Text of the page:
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Including the previously mentioned North London study discount neurontin 800mg with visa, a total of six randomized controlled trials and one nonrandomized trial of chest radi- ograph lung cancer screening have been performed discount neurontin 100 mg with amex. In all of these studies discount neurontin 800mg mastercard, the control group underwent some form of screening buy generic neurontin 800mg, though less fre- quently than the intervention arm. The Kaiser Foundation trial, though not specifically performed for lung cancer, randomized over 10,000 partici- pants ages 35 to 54 into an intervention group that was encouraged to par- ticipate in a multiphasic health checkup, including chest x-ray, and a control group that was not. The Erfurt, Germany, study was a nonrandomized trial with 41,000 males in the intervention group, who underwent biannual chest x-rays and 102,000 males in the control group, who had chest x-rays every 18 months. Under the auspices of the National Cancer Institute (NCI), three sepa- rate screening trials were performed in the U. Two of these studies, the Johns Hopkins study (32) and the Memorial Sloan- Kettering (33) study, enrolled over 10,000 males each into an intervention group that received annual chest x-rays and sputum cytology every 4 months, and a control group that received only an annual chest x-ray. While there was a slight benefit to sputum cytology at the prevalence screen, all-cause mortality was the same in both groups (34–36). The results led to the conclusion that sputum cytology does not significantly improve the yield of chest x-ray screening. At the initial screen, all participants received a chest x-ray and sputum analysis. After 19 prevalence cases were excluded, 6345 were randomized to either semiannual chest x-rays and sputum analysis for 3 years or a chest x-ray and sputum analysis at the end of the 3-year period. Both groups then received annual chest x-rays at 1-year intervals from years 4 through 6. The first reported results were promising, with 48% diagnosed at stage I or II and 27% undergoing curative resections in the intervention arm (37). At follow-up, however, despite the fact that the lung cancer in the screened group was of earlier stage, almost three times as likely to be resectable, and had a better 5-year survival from time of diagnosis, there were more lung cancer deaths in the intervention arm, all-cause mortality was greater in 62 J. Silvestri the intervention arm, and smoking-related deaths were greater in the inter- ventional arm (38). The Mayo Lung Project randomized 10,933 participants into an inter- vention arm of chest x-ray and sputum cytology every 4 months and a control arm of "usual care" for 6 years (40). Ninety-one prevalence cancers were detected with over 50% postsurgical stage I or II and 5-year survival of 40%. Prevalence cases tended to be of a more well-differentiated histol- ogy (41) and complete resection could be performed in twice as many screening participants compared to a previous cohort of over 1700 patients. By the end of the trial, 206 lung cancers had been detected in the screen- ing arm and 160 in the control arm. With follow-up out to 20 years, no benefit could be detected in the screened group (44). Over 73% of subjects received a chest radiograph in the last 2 years of the study, and 30% of the cancers in the control group were discovered on chest radiographs per- formed for reasons other than suspicion of lung cancer (43). The majority of these ostensibly "screen" cancers in the control group were resectable. Overdiagnosis bias is one of the proposed reasons for the excess cancers in the screen group, although this hypothesis, particularly as it applies to lung cancer, remains controversial (45–47). It has also been suggested that the Mayo Lung Project was underpowered and thus had only a 20% chance of showing a mortality benefit should it have existed (48). Although it was also suggested that there was heterogeneity between the groups that affected mortality (49), reappraisal of the populations in the study showed no difference in age at entry, cigarette smoking history, exposure to non- tobacco lung carcinogens, and comorbid pulmonary diseases (50). Regard- less of the controversy, it is important to realize that to date, lung cancer screening with chest radiographs has not been shown to reduce lung cancer mortality. There is one ongoing larger randomized control trial of lung cancer screening with chest radiograph as part of the Prostate, Lung, Colorectal, and Ovarian Cancer Screening Trial (51). The literature review revealed a total of nine trials of nonrandomized screening, three in Japan, three in Europe, and three in the United States, enrolling a total of 20,116 individuals for prevalence screens (52–60). Several of these studies have reported annual incidence data, and thus far 25,406 incidence screens have been reported (55,57,61–63) (Table 4.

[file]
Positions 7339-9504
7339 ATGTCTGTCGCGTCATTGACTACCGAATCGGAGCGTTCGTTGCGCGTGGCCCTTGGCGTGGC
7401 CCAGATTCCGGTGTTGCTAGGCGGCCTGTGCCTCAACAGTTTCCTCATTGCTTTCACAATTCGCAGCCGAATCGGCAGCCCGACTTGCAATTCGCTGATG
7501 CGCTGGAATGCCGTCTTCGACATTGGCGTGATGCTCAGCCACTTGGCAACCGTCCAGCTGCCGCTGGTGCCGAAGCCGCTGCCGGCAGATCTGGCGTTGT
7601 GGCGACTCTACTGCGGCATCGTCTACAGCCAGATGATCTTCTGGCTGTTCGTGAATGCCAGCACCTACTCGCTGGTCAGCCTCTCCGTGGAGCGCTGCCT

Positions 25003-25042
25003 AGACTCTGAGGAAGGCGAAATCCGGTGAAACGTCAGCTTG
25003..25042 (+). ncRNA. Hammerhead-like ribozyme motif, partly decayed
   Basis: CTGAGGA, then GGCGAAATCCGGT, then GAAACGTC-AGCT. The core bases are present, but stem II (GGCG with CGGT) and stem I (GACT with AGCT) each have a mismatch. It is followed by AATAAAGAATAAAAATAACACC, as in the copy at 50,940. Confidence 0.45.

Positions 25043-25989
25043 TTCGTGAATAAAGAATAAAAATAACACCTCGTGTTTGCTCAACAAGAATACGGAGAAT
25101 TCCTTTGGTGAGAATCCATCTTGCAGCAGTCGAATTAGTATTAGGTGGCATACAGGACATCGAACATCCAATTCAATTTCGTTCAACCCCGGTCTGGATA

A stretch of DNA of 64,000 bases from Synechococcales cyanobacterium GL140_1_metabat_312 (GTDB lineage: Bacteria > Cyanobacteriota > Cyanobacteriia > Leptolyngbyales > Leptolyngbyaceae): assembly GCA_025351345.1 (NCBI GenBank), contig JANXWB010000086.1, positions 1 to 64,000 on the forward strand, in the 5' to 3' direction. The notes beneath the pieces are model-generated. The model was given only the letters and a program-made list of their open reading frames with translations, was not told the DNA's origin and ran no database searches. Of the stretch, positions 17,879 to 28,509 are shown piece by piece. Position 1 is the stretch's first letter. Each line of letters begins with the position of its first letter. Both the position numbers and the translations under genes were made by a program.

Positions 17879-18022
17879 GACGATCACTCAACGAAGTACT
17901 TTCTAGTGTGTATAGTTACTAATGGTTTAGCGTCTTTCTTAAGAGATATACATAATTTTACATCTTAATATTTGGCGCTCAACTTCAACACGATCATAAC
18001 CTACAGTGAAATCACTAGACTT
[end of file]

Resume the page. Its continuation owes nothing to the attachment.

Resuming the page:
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Kurt 69 HOW TO PRESENT AT MEETINGS Vonnegut boasts that he gave such bad lectures when a lecturer at New York University that he fell asleep during his own lectures discount neurontin 600 mg line. I remember giving a lecture in Manchester on creativity in science where the entire audience was almost unconscious and I suddenly thought: "This is rubbish purchase 600 mg neurontin with amex, utter rubbish" neurontin 100mg generic. Summary • Good presentations resemble each other but bad ones come in many forms • Lack of preparation neurontin 600 mg low cost, preparing for the wrong audience, making the talk too long or short and ignoring the topic all contribute to a bad presentation • Visual aids of poor quality, which are too numerous or with too much information, can be a hindrance • Mumbling, reading from a script and lack of eye contact are all signs of a boring presentation • A bad presentation rarely produces any questions 70 10 How to chair a session ROGER HORTON Chairing a session at a scientific meeting is like so many things in life – do a good job and no one will notice you or remember your name, but do a bad job and you will be blamed for everything, including the incoherent speaker who left his slides at home. The role and responsibilities of the chairman will be coloured by the type of meeting. Often you begin to learn the trade at a small, one-day learned society meeting, by chairing a short session of free communications, delivered by junior colleagues. The venue is probably familiar, the audience small, the atmosphere supportive, and the speakers petrified! A natural progression is to the larger, national conference, spread over several days with parallel sessions, and with a more intense and sometimes adversarial atmosphere. In attempting to offer advice, I have selected what many would consider the "worst case scenario". You have agreed to chair a half-day symposium, comprising six speakers, in an area with which you are familiar, but not an expert. The venue is a conference centre, also using several local hotels, in a city not known to you. International reputations, including yours, may be built and lost in such situations. In dealing with this (unlikely) set of circumstances I will set out the principles and timing which the reader can adapt to less demanding situations. As a starting point, search by name one of the bibliographic databases, such as Medline or Pubmed. Print off a list of publications, identify those related to the subject of the meeting, obtain off-prints of the papers, and read them. This should help you establish the standing of the speakers, how long they have worked in this particular field, areas of controversy, and recent advances. Two months before the meeting By now the meeting abstracts will be printed and the organisers may well have sent you, as chairman, copies of the abstracts of the speakers in your session. If not, request them, together with mail, telephone and e-mail contacts for the speakers. Send contact details and copies of abstracts to all speakers and encourage them to make contact with each other, even to exchange slides (one advantage of PowerPoint is the ability to send slides around the world as e-mail attachments – some people argue it’s the only advantage). The purpose of all this electronic interchange is to ensure a coherent programme and prevent each speaker giving essentially the same introduction. With more and more speakers using computer-generated slides, it is important to find out from the organisers: • what formats are being supported (PC, Mac)? It is worth encouraging the speakers to bring their laptops, complete with software packages and presentations; if things do go wrong, they can always do another down-load of the images. At this stage you need to ensure that all participants are absolutely clear about the venue and date of the symposium and, 72 HOW TO CHAIR A SESSION above all, the duration of their contribution (for example, 25 minutes allowed to speak and 10 minutes for questions). You also need to establish any special requirements such as dual projection or video and to relay this information to the meeting secretariat. If circumstances allow, I try to organise a social event for the speakers on the day before the session. This may be just meeting for coffee in the conference centre or going out for a meal. This is particularly valued by junior speakers who can be overawed by speaking on the same programme as "superstars". The local organisers will usually suggest appropriate venues and may even make bookings.